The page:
The Worcester Daily Times of Friday, November 13, was first with Commander-in-Chief Sir John French’s salute to the Worcesters after the Battle of Gheluvelt ended.
But it was another 17 days – Monday, November 30 – before his full accolade was reported. For the first time, the painful detail of the 2nd Battalion’s gallantry was revealed to the people. This is what he said:
I regard it as the most critical moment in the whole of this great battle. The rally of the 1st Division, and the recapture of the village of Gheluvelt at such a time was fraught with momentous consequences. If any one unit can be singled out for special praise it is the Worcesters.
If anyone was in any doubt as to the sincerity of those words, after another four years of blood and slaughter, then let’s fast-forward to June 17, 1922, when Sir John, by now Field Marshal and the 1st Earl of Ypres, opened Gheluvelt Park in Worcester and reflected on Saturday, October 31, 1914.
“On that day,” he told the thronging crowds, “the 2nd Worcesters saved the British Empire."
The park commemorates the 2nd Battalion’s remarkable achievement and contained homes built to house veterans of the Great War, among them men who’d made that murderous, 1,000-yard charge at Gheluvelt. This silent Pathe News film reel of the ceremony exists to this day. Do you recognise any family faces?:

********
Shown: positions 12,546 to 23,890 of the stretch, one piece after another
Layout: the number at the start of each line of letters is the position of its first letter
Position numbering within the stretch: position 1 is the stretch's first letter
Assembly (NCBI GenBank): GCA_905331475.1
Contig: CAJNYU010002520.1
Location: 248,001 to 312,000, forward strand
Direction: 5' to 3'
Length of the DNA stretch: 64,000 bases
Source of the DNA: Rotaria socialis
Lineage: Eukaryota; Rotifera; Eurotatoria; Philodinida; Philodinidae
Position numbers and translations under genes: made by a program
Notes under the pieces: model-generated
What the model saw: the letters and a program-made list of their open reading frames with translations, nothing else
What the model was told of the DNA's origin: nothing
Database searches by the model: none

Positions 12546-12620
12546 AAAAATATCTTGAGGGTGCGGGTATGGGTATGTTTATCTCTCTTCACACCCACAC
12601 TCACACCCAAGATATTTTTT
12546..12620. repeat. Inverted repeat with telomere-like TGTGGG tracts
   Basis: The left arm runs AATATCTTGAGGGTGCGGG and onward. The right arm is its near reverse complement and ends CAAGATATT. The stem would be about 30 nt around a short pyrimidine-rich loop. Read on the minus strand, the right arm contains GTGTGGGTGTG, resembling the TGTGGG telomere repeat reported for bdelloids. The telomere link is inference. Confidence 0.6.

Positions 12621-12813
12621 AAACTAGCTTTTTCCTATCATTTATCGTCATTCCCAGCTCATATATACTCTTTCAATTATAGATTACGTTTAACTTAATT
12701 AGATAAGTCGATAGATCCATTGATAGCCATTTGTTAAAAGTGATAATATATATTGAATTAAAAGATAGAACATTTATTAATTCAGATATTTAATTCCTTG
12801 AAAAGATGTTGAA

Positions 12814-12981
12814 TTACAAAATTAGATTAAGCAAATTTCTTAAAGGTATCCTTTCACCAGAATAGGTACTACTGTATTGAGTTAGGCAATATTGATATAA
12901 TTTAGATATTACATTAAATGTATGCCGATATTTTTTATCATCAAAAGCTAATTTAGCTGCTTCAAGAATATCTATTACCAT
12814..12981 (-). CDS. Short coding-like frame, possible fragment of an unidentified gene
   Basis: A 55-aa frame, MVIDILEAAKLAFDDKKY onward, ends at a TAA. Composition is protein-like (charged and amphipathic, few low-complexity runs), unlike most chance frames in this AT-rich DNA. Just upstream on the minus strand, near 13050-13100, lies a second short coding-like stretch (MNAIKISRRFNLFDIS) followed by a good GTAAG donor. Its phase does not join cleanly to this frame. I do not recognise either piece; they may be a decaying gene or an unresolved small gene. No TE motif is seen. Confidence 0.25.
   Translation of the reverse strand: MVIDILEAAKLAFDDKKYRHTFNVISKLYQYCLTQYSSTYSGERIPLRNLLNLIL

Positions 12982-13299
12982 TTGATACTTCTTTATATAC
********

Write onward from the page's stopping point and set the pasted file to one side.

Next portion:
A plaque inside the park commemorates Captain Gerald Ernest Lea, who died on September 15, 1914 while commanding D Company of the 2nd Battalion.
Today, the park is a haven that echoes to the sound of children playing. Barbourne Brook, which leads to the Severn, feeds a duck pond within which is a bandstand. The park contains a play area and a supervised paddling pool, thanks to an £850,000 Heritage Lottery Fund grant.
A conservation site is managed by the Duckworth Worcestershire Trust and, following renovations to the old Victorian Pump House, the Environment Centre provides information about environmental issues as well as sustainability.
In a more quiet corner, close to the A38, is a reminder of why the park exists. It comes in the shape of a sculpture that symbolises the fallen soldiers. To some its stark, rusting steel panels are out of keeping with the traditional Portland stone ideal of a war memorial. Such critics are, by some margin, missing the point.
If nothing else, the lasting impression they should take away from standing in front of its jagged outline are the words of Sir Claud Jacob, which are engraved on one panel opposite the Roll of Honour.
Let it never be forgotten that the true glory of the fight at Gheluvelt lies not in the success achieved but in the charge which required our solitary battalion to advance, undaunted, amid all the evidences of retreat to meet great odds in a battle apparently lost.